We are living in an AI spring. What is driving this resurgence?
Deep learning! Sub-symbolic AI is back with a bang and is spurred by three key developments –
- development of sophisticated statistical and optimization techniques, notably, the back-propagation algorithm – an algorithm for learning large scale multi-layer perceptrons;
- availability of massive amounts of data and ability to label data through crowdsourcing tools like Amazon’s Mechanical Turk;
- increased computational power by leveraging GPU-based technology and libraries for training large scale deep learning models.
So, has AI arrived then?
On one hand, there is ample excitement surrounding these achievements of AI which suggest that we have reached human-level intelligence. On the other hand, this is shrouded by a feeling of anxiety and fear around what to expect (“will AI take my job?”, “singularity!”).
What is required, though, is a careful scientific characterisation of the current AI developments and their potential reach. Lack of that is the reason behind current misconceptions surrounding AI progress and where it may lead us, leaving a lot to the imagination.
Remember, the original goal of AI was to develop an automated system, as much or more intelligent than humans!
What we have managed to achieve though is:
- an improved ability to fit functions to data, through availability of massive amounts of information, increased computational power and sophisticated statistical and optimization techniques;
- a class of narrow applications that allow compact representations (functions) and can be efficiently evaluated without reasoning;
- a departure from original objectives and measures of success that have reduced the technical challenges, while maintaining our ability to capitalise on the obtained results commercially.
Bottomline is that we are still far from capturing the human intelligence.
How far you ask? I will not answer that, but, instead, raise these provocations –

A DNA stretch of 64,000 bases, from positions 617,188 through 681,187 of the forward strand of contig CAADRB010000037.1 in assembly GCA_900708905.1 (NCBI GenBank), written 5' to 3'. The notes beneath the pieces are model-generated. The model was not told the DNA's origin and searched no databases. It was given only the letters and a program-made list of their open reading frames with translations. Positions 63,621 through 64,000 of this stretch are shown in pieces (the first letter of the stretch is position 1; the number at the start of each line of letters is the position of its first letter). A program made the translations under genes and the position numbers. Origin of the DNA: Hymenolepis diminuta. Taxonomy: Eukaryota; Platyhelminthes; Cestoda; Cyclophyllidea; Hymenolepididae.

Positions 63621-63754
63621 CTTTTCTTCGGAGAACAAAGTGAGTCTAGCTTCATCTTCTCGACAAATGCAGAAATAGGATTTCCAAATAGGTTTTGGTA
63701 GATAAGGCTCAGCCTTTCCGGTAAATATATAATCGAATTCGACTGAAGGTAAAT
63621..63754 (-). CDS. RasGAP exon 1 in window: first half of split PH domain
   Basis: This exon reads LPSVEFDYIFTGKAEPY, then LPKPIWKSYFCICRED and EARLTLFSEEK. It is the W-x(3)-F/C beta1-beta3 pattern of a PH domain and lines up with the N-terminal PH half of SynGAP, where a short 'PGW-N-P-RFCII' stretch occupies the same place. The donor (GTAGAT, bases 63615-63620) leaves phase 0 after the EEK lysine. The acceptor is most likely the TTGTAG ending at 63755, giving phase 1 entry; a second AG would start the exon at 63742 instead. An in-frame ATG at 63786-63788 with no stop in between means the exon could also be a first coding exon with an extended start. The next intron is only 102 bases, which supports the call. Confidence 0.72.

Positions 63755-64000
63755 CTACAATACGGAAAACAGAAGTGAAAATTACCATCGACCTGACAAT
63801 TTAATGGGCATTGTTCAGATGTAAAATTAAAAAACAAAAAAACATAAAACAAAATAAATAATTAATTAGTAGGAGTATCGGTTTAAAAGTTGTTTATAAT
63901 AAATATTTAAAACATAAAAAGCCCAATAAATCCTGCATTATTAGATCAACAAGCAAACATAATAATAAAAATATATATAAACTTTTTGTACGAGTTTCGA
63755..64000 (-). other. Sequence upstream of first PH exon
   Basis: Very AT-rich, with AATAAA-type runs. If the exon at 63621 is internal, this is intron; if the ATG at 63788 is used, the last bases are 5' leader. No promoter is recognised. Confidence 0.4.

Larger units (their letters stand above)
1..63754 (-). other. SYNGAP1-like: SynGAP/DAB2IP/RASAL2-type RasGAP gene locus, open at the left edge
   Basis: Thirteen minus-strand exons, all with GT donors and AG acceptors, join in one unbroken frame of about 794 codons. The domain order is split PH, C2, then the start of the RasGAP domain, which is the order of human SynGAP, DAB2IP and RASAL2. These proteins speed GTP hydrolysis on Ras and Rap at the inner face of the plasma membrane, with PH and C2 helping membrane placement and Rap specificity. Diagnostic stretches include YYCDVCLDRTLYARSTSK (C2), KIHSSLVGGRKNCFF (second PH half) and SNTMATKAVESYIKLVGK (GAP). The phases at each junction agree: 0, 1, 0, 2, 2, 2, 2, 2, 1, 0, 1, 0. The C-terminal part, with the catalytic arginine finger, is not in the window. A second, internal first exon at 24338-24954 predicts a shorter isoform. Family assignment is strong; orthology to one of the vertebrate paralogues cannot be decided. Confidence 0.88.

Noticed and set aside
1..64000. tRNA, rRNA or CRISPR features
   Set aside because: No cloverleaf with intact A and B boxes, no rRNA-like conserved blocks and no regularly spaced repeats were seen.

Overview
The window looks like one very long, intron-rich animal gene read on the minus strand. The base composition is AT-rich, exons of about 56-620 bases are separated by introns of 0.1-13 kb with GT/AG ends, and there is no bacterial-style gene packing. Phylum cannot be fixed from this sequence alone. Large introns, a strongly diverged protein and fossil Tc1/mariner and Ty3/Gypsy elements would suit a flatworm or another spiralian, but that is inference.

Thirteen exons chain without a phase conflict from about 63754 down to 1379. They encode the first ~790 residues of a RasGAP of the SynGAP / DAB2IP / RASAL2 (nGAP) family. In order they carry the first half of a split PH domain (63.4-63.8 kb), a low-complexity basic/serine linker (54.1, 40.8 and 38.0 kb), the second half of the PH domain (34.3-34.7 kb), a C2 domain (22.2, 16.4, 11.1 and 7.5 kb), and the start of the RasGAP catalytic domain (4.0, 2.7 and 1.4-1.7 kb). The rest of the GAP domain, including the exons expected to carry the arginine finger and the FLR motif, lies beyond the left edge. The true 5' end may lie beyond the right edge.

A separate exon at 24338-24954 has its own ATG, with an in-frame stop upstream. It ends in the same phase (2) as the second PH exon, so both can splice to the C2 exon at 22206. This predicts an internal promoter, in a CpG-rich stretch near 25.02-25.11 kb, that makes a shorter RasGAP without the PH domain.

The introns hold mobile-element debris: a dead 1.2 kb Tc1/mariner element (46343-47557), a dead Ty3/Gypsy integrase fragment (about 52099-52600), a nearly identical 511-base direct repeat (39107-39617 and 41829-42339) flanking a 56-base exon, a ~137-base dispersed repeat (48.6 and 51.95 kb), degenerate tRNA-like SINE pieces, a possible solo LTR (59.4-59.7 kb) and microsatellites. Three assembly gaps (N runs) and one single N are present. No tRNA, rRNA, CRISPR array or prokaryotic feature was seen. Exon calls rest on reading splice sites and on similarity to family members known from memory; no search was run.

- Image classification error rate has dropped to around 3.1% on the ImageNet dataset. So, has AI surpassed humans at object recognition? This conclusion is riddled with several caveats. Firstly, this is on a specific dataset – ImageNet, and, in fact, these models do not perform as well in recognizing objects in images in the wild. Secondly, this is on the top-5 accuracy metric, a relaxation of the stricter top-1 metric. And thirdly, the reference to “humans”, here, is inaccurate, as the experiment involved a single human – a scientist named, Andrej Karpathy. So, this claim needs to be taken with a large grain of salt!
- Dog or a Frisbee? When a human says that a photo contains, say, a dog, we assume it is, because the human actually saw a dog in the photo. But if a deep learning model correctly says “dog,” it could be basing this classification on something else in the image—a tennis ball, a Frisbee, a chewed-up shoe—that was often associated with dogs in the training images. These kinds of correlations have often ended up fooling machines!
- Does human brain learn via back-propagation? Humans often learn an open-ended set of categories, require only a few examples, ask questions, infer abstractions and connections between concepts. Most successful deep learning models, on the other hand, require supervision from large amounts of labeled training data. Supervised learning is not a viable path to general-purpose AI!
- What is the network learning? Models learn what they observe in the data rather than what we want them to learn. For instance, addition of white noise to an image causes an image classification model to misclassify, although, the resulting image “looks” like the original one. Superficial changes to images can trick deep learning models!
- The problem of bias! Errors due to racial or gender biases have been noted frequently in vision systems powered by deep learning. For instance, in pictures of men standing in the kitchen, an image classification model classifies “men” as “women”. These biased models can often lead to damaging consequences
In summary, while much of the optimism surrounding AI is based on the recent successes of deep learning, these programs are still examples of what is called “narrow” or “weak” AI, given that these systems can perform only a narrowly defined task. This is in contrast to strong or general AI – the kind that is portrayed in movies – that can do almost everything that a human can do and more! General AI might have been the original goal of the field but achieving it has certainly turned out to be much harder than expected.